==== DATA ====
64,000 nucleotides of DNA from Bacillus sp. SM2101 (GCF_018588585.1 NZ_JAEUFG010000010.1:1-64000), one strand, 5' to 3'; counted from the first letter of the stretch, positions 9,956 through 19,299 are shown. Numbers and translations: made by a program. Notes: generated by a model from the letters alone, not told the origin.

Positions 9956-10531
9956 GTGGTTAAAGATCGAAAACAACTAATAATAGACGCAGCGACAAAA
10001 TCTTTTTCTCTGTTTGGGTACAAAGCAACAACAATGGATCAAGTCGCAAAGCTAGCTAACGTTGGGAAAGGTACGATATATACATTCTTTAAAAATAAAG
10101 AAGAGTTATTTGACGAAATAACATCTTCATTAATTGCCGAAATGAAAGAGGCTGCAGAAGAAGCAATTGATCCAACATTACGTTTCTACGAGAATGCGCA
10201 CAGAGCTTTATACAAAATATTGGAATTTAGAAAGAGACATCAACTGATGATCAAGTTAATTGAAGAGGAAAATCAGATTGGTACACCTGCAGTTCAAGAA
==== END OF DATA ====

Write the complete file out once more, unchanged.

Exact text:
64,000 nucleotides of DNA from Bacillus sp. SM2101 (GCF_018588585.1 NZ_JAEUFG010000010.1:1-64000), one strand, 5' to 3'; counted from the first letter of the stretch, positions 9,956 through 19,299 are shown. Numbers and translations: made by a program. Notes: generated by a model from the letters alone, not told the origin.

Positions 9956-10531
9956 GTGGTTAAAGATCGAAAACAACTAATAATAGACGCAGCGACAAAA
10001 TCTTTTTCTCTGTTTGGGTACAAAGCAACAACAATGGATCAAGTCGCAAAGCTAGCTAACGTTGGGAAAGGTACGATATATACATTCTTTAAAAATAAAG
10101 AAGAGTTATTTGACGAAATAACATCTTCATTAATTGCCGAAATGAAAGAGGCTGCAGAAGAAGCAATTGATCCAACATTACGTTTCTACGAGAATGCGCA
10201 CAGAGCTTTATACAAAATATTGGAATTTAGAAAGAGACATCAACTGATGATCAAGTTAATTGAAGAGGAAAATCAGATTGGTACACCTGCAGTTCAAGAA